There was recently a situation when Vitali Klitschko relinquished his WBC heavyweight title. Even though it goes against your policies, this would have been a wonderful opportunity for you to make a statement and let Wladimir – who is clearly the leader in the division – fight for the vacant title. Did you consider this?
Yes. But the issue here is the same. He has three other titles [WBA, IBF, WBO] and he is committed to three straight mandatory defences, and for a vacant championship, we cannot have a champion be a challenger. Also, there was already a process in place for Bermane Stiverne to fight Vitali. But there was a situation with Vitali’s country [Ukraine], which we support, and he was named as our ‘Champion Emeritus’ which means that at any time he wants to return, he can immediately fight for our championship. So if we put Wladimir as champion we would be betraying Vitali because he said he wants to be in a position to fight for the title in the future. Obviously, he would not fight his brother. So there are two things here – one is our loyalty to Vitali, and the other is Wladimir’s commitments to the other organisations.
Moving forward, though, surely the WBC would want the best fighter in the heavyweight division, the sport’s banner division, wearing their belt. Without question that fighter is Wladimir. Are you saying the situation with his brother rules Wladimir out of fighting for the WBC title in the future?
We are open to this in the future. We admire Wladimir and we want to honour him. We spoke to him and Vitali because, truthfully, Wladimir has expressed a desire to wear the green belt and the only the reason that has not happened is because of his brother. We have a special honorary belt that we intend to give to Wladimir because of what he has achieved. And one day, of course, we would love to see Wladimir as WBC champion. We will support Wladimir in any way we can, and we will discuss things with Vitali should a situation arise where his brother can fight for our belt.
Another criticism of the WBC is the amount of titles you award. Perhaps the WBA are the worst offender with three champions per division, but the WBC’s silver title adds confusion too. What was wrong with the old system of just having eliminators, as opposed to silver title fights?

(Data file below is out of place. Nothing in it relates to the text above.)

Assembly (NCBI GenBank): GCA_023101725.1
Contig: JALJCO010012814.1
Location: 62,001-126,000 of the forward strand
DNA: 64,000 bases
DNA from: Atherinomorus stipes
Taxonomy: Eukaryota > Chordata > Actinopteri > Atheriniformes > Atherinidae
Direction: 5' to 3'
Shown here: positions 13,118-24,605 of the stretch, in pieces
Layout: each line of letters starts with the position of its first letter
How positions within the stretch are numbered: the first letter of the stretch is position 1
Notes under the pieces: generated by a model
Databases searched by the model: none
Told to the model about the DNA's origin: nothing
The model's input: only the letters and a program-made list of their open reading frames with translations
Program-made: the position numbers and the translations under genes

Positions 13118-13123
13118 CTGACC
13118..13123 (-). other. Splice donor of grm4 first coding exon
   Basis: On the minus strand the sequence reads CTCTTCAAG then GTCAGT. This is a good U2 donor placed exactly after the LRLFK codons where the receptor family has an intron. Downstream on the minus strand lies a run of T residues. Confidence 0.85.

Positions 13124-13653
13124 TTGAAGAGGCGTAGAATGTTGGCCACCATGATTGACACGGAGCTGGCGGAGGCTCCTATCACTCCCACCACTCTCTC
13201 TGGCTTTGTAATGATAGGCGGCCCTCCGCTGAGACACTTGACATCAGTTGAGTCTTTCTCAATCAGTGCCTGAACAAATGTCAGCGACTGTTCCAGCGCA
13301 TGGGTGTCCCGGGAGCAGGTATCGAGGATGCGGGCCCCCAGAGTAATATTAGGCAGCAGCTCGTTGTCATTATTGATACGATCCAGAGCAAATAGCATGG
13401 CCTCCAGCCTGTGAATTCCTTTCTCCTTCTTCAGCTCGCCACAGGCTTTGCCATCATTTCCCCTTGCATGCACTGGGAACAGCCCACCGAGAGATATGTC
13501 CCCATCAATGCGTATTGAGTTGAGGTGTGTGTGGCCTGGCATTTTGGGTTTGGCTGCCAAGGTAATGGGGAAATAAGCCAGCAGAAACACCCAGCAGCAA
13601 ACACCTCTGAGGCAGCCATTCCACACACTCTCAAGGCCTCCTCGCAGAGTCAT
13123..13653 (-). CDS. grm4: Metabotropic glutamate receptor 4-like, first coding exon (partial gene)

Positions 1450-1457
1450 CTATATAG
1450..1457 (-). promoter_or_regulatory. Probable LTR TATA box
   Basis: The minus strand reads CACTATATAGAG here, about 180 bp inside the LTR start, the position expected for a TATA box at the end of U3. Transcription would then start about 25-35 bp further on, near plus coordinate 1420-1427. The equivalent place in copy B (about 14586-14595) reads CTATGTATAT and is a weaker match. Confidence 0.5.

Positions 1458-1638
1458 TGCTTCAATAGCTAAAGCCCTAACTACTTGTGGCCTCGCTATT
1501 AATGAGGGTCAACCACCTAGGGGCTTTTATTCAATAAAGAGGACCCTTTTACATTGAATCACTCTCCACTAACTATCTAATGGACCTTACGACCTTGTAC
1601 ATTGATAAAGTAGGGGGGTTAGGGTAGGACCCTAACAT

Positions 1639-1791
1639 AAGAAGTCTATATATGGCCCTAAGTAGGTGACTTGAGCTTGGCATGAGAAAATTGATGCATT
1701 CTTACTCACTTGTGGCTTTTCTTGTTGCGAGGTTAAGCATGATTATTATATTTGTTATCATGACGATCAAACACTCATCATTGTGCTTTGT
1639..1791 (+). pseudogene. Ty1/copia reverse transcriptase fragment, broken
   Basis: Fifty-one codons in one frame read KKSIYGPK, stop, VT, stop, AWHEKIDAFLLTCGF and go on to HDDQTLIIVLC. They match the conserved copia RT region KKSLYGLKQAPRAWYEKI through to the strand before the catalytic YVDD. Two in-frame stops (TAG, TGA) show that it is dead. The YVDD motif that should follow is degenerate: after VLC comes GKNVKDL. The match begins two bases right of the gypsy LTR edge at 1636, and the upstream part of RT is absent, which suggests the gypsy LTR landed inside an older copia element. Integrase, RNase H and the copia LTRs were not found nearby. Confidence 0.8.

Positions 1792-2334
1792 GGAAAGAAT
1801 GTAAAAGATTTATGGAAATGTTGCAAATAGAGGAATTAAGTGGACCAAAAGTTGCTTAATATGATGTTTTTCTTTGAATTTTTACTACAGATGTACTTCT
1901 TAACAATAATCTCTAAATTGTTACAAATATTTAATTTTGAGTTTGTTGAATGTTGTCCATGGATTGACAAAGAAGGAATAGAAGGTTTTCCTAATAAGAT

The silver championship needs to be clarified. It is not intended to be a world championship. In other sports, like football and baseball, there are separate leagues that allow teams to work their way up to the top league. The silver title is intended for fighters who are not yet at that highest level, but are fighting to prove they belong there.
We cannot hide the power that comes from TV networks and that power can mean that certain fighters have to wait for a long period of time for their opportunities. The silver title is used by fighters to become well known in their region, and for them to prove they are ready for championship status. It’s part of a process – Julio Cesar Chavez Jnr was a silver champion, Canelo Alvarez, Abner Mares. James DeGale is a silver champion. Tony Bellew’s silver title allowed him to move upwards and fight for our world title. We believe it is stepping stone, not a world championship. It merely says they are one division lower than the world champion.
But don’t the world rankings identify the level of a contender? If a fighter is ranked at No.3 or 4, for example, surely they don’t need a silver title to indicate where they stand. The likes of Chavez and Alvarez would have gone on to fight for the world title, whether the silver title was around or not.
They took that title and they made three or four defences in 12-round fights that prepared them for the higher stage. It’s like the Champions League in football – teams have to qualify for that and it makes the sport greater.